4.   King, M. D., Platnick, S., Menzel, W. P., Ackerman, S. A., & Hubanks, P. A. (2013). Spatial and Temporal Distribution of Clouds Observed by MODIS Onboard the Terra and Aqua Satellites. IEEE Transactions on Geoscience and Remote Sensing, 51(7), 3826–3852. doi:10.1109/tgrs.2012.2227333

Test-Time Domain Adaptation for Urban Categorization from Satellite Images

The urban environment is a complex system comprising various elements such as buildings, roads, vegetation, and water bodies. Classifying urban cities from satellite images or images captured by UAVs is an important task for urban planning, disaster management, and environmental monitoring. Urban environments differ across various cities of the world, and existing models for urban classification struggle to adapt to these changes. This project aims to develop an adaptive model for classifying urban cities from satellite images. This model will have the capability to generalize across different urban environments and adapt to the changing urban environment in real time. The model will be trained on a large dataset of satellite images of urban cities from different parts of the world. In inference or test time, the parameters of the model will be updated based on the changes in the different urban environments it has been deployed. This work will be built on recent work on Test time domain adaptation methods and our earlier research on the categorization of urban buildup [1], land usage, and land cover [2,3].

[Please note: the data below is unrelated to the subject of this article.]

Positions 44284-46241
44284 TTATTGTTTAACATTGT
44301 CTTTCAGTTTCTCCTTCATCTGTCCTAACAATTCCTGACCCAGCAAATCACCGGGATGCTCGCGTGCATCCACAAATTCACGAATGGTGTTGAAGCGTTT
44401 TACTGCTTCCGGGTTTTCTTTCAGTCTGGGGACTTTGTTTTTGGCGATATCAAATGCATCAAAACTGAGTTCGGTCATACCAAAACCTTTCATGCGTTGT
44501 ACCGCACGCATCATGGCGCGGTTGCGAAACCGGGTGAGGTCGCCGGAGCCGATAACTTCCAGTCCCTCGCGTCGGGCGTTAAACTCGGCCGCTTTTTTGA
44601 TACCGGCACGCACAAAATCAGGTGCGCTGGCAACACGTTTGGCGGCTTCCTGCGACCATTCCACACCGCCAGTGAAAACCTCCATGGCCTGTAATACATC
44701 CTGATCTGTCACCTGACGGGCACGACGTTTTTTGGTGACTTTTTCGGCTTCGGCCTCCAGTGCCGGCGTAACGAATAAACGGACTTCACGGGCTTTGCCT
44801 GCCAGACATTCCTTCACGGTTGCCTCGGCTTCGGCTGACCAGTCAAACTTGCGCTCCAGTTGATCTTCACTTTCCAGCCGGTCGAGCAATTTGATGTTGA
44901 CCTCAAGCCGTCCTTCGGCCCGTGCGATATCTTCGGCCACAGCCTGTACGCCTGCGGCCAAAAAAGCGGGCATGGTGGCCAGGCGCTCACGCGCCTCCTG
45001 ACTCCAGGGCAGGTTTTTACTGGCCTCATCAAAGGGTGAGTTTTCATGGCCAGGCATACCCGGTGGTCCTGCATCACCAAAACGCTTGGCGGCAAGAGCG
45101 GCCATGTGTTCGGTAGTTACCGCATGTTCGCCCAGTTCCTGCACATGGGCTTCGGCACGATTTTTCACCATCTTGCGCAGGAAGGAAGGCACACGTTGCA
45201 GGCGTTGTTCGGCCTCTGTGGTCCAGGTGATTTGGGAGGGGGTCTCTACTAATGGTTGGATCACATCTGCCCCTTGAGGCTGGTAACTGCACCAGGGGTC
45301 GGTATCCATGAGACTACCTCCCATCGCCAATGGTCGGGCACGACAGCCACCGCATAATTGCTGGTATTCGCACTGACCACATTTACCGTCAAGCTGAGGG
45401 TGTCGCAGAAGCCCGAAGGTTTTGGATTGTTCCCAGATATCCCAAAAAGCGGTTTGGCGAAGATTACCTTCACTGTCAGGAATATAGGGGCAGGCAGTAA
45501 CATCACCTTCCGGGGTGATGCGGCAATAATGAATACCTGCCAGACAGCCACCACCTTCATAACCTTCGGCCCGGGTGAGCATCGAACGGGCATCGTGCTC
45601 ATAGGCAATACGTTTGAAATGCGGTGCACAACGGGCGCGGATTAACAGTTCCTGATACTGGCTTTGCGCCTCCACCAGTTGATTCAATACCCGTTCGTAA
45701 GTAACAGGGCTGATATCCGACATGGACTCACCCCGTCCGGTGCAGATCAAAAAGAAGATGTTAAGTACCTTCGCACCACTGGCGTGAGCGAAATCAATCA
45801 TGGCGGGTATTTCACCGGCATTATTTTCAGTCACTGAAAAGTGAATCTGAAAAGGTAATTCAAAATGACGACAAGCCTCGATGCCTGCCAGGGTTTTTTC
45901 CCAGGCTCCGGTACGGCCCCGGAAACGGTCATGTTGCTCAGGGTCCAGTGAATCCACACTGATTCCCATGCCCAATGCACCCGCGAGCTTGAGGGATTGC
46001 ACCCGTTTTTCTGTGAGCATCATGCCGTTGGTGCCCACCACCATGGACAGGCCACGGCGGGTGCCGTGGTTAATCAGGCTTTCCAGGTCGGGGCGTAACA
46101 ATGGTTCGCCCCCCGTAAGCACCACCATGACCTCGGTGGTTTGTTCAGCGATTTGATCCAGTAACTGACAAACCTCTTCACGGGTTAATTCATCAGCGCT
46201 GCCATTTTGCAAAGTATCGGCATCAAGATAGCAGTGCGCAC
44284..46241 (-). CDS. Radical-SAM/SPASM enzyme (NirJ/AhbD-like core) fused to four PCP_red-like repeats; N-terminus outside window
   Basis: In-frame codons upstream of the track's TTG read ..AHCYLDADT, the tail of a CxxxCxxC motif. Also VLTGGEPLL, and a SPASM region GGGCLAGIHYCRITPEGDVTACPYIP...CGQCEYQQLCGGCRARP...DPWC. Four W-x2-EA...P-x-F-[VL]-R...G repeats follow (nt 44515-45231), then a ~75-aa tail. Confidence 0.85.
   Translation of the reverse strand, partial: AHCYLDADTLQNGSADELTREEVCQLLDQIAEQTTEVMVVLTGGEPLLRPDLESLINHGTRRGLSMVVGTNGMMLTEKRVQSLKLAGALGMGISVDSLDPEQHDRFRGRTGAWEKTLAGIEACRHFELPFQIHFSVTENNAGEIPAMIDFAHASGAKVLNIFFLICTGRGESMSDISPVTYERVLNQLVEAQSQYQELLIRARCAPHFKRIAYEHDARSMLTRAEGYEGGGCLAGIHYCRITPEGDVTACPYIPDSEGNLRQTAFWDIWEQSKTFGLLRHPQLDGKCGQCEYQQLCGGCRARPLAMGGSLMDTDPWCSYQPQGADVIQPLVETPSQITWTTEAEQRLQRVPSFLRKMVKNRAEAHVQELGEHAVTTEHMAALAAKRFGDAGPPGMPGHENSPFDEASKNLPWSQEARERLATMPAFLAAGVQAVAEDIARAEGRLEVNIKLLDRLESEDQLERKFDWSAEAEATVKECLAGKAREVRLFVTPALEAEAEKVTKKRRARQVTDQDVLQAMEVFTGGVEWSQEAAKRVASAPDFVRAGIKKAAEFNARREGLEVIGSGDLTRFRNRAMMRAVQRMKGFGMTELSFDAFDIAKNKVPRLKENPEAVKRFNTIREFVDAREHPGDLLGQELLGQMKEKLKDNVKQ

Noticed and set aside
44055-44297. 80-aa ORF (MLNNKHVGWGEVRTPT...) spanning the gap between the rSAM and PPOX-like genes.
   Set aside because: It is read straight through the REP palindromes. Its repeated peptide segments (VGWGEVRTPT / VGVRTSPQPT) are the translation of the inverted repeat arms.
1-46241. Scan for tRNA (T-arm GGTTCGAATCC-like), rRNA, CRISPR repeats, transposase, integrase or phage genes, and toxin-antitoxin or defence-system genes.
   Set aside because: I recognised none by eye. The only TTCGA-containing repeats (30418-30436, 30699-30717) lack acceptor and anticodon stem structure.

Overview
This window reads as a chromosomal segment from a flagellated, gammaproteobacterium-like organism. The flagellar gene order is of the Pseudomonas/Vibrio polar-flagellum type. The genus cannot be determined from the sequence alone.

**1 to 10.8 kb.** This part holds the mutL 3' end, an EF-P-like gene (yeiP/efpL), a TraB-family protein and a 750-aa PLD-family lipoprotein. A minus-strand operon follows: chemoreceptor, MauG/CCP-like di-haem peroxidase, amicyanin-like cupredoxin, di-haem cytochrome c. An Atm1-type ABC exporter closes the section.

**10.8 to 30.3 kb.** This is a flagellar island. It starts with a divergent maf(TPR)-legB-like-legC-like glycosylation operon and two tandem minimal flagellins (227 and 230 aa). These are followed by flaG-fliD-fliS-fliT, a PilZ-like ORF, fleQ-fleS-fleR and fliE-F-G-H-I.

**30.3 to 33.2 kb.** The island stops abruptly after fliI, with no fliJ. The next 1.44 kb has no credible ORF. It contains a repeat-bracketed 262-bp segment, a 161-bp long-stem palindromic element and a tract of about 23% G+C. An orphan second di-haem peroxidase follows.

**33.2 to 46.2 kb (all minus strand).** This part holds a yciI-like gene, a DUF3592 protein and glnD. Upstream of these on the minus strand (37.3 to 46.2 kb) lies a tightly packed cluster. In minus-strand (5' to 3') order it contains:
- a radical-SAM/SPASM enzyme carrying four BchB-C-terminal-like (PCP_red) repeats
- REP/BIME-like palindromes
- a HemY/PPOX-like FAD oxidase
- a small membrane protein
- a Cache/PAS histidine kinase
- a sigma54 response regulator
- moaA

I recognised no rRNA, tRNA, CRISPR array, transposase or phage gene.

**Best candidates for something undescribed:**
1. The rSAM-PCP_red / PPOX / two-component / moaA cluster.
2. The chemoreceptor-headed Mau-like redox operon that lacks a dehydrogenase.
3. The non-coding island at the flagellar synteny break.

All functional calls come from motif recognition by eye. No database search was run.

Related Works:

  1. Cheng, Q.; Zaber, M.; Rahman, A.M.; Zhang, H.; Guo, Z.; Okabe, A.; Shibasaki, R. Understanding the Urban Environment from Satellite Images with New Classification Method—Focusing on Formality and Informality. Sustainability 2022, 14, 4336.
  2. Rahman, A.K.M.M.; Zaber, M.; Cheng, Q.; Nayem, A.B.S.; Sarker, A.; Paul, O.; Shibasaki, R. Applying State-of-the-Art Deep-Learning Methods to Classify Urban Cities of the Developing World. Sensors 2021, 21, 7469.
  3. Niloy, Fahim Faisal, et al. “Attention toward neighbors: A context aware framework for high resolution image segmentation.” 2021 IEEE International Conference on Image Processing (ICIP). IEEE, 2021. 

LULC analysis of Bangladesh using Deep Learning